Phoenix Suns superstar Charles Barkley was named league MVP and Shaquille O’Neal was Rookie of the Year with the Orlando Magic. Chris Webber was selected first overall by the Magic that summer and traded to the Golden State Warriors for Penny Hardaway plus three first-round picks.
Three weeks prior to the 1993 NBA Draft, Dražen Petrović, who had developed into one of the NBA’s most talented guards, died in a car accident at age 28. Petrović played 280 games split between the Portland Trailblazers and New Jersey Nets but his legacy supersedes his playing career. To learn more about Petrović, his life growing up in war-torn Yugoslavia and his fractured relationship with Hall of Fame centre Vlade Divac you should seek out ESPN’s 30 for 30 episode titled “Once Brothers” that explores a fascinating chapter in basketball history.
Toronto was formally awarded a franchise following NBA Board of Governors approval and a $125-million expansion fee. The team name wouldn’t be decided upon until the following year but more on that below.
The Dallas Cowboys were at the height of their powers as Super Bowl champions led by MVP running back Emmitt Smith. Drew Bledsoe was the top pick of the New England Patriots in the draft and that season also marked beginning of modern free agency.
North of the border the Edmonton Eskimos (now the Edmonton Elks) won the Grey Cup. Doug Flutie won yet another Most Outstanding Player Award and Michael “Pinball” Clemons was making a difference off the field winning the CFLPA’s Outstanding Community Service Award.
That year also marked the beginning of the CFL’s United States expansion experiment with the introduction of the Sacramento Gold Miners. The 1994 and 1995 seasons also featured a handful of American teams before reverting back to an all-Canadian league in 1996.
The world’s No. 1 women’s tennis player, Monica Seles, was stabbed in a horrifying on-court incident, which kept her away from the sport for two years. The No. 1 men’s player that year was Pete Sampras after he won Wimbledon and U.S. Open titles.
Bernhard Langer, Lee Janzen, Greg Norman and Paul Azinger won golf’s four major tournaments on the men’s side and Helen Alfredsson, Patty Sheehan, Lauri Merten and Brandie Burton did the same on the women’s side.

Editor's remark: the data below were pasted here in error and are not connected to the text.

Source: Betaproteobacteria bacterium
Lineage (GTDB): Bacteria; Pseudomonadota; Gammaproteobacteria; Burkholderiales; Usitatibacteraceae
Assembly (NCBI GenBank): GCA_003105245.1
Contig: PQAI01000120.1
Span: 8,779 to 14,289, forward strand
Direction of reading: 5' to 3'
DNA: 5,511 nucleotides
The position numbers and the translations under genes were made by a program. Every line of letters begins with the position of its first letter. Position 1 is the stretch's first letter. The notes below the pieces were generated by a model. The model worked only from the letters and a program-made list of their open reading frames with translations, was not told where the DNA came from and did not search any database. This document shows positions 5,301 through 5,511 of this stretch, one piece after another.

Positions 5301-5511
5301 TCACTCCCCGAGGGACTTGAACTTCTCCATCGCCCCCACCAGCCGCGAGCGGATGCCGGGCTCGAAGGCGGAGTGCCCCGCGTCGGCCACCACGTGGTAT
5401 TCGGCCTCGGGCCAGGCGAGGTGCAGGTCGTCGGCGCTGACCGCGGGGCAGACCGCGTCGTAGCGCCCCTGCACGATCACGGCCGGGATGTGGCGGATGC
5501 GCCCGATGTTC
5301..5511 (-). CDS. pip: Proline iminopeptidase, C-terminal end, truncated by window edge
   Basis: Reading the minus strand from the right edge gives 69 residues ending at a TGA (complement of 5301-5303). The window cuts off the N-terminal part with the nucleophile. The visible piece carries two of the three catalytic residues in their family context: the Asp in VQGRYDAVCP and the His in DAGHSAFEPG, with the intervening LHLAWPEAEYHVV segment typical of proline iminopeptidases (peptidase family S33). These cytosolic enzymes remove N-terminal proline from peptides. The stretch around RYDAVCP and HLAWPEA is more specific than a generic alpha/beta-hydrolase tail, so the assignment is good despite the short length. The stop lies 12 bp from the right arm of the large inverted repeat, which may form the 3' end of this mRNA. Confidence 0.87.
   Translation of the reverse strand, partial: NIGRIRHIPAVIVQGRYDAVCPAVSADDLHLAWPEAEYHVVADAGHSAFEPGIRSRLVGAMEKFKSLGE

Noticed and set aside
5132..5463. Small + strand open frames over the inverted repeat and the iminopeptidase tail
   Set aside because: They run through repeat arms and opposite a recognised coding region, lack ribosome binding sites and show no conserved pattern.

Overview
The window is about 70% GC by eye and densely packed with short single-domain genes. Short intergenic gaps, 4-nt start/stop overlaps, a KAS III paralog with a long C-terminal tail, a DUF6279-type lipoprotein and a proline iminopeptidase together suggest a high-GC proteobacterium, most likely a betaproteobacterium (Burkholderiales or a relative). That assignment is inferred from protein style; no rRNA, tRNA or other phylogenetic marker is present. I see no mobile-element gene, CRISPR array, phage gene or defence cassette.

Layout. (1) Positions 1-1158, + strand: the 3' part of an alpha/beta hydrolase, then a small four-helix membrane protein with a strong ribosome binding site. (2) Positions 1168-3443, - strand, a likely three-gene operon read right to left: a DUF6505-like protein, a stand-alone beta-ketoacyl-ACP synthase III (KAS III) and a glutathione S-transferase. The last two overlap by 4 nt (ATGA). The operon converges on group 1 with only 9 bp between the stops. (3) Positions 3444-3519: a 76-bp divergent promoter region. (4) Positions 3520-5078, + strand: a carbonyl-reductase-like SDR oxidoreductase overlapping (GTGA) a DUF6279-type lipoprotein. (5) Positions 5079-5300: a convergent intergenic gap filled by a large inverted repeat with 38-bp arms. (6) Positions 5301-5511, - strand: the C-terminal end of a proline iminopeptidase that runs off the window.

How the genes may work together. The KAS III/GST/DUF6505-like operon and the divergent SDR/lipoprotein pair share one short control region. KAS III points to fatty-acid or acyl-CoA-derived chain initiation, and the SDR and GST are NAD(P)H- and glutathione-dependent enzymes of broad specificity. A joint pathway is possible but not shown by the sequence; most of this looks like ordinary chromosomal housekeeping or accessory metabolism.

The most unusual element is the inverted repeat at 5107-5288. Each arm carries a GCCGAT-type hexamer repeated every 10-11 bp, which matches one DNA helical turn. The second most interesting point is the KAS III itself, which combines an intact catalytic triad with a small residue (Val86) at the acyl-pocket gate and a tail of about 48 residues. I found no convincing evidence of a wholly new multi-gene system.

With Mike Tyson serving a prison sentence, the heavyweight boxing ranks featured the likes of Evander Holyfield, Riddick Bowe, Michael Moorer and Lennox Lewis jockeying for position. The top two pound-for-pound fighters at the time were Julio César Chávez and the late Pernell Whitaker, who fought to a disputed draw (Whitaker was robbed) in an anticipated welterweight bout.
Also, the Ultimate Fighting Championship was founded and its first event featured an unknown, undersized grappler named Royce Gracie who introduced the combat sports world at large to the art of Brazilian jiu-jitsu. Gracie won the UFC 1 tournament and influenced an entire generation of fighters.
Canada had three different people serve as Prime Minister during the year – Brian Mulroney, Kim Campbell and Jean Chrétien – while Bill Clinton succeeded George H. W. Bush as President of the United States.
The Parliament of Canada passed both The Nunavut Land Claims Agreement Act and Nunavut Act, which led to 1999 creation of Nunavut in the largest Aboriginal land claim settlement in the country’s history.
Nelson Mandela and Frederik Willem de Klerk were jointly awarded the Nobel Peace Prize for their roles in ending apartheid in South Africa.
You thought Mario Lemieux and Michael Jordan had dominant years? Well, Steven Spielberg had perhaps the most impressive single year from a director in film history in 1993. Not only did Spielberg direct Jurassic Park, which finished No. 1 at the box office (and inspired the Toronto Raptors team name), but he also directed Schindler’s List, a Best Picture winner that is widely considered one the most revered and moving films of the decade.
On the small screen, the debut of Monday Night RAW had a huge impact on professional wrestling. Royal Canadian Air Farce, This Hour Has 22 Minutes and Theodore Tugboat debuted on Canadian television. The most-watched network TV shows in North America were 60 Minutes, Seinfeld, Roseanne and Home Improvement (shout-out Tim “The Tool Man” Taylor and flannel king Al Borland).
The Bodyguard: Original Soundtrack Album was the top-selling album of the year and Whitney Houston’s version of “I Will Always Love You” topped the Billboard charts.
Barbie Dolls were among the top-selling toys and Beanie Babies hit the market with a bang.
Oh and the Internet, ever heard of it? Yeah, it wasn’t really much of a thing in 1993.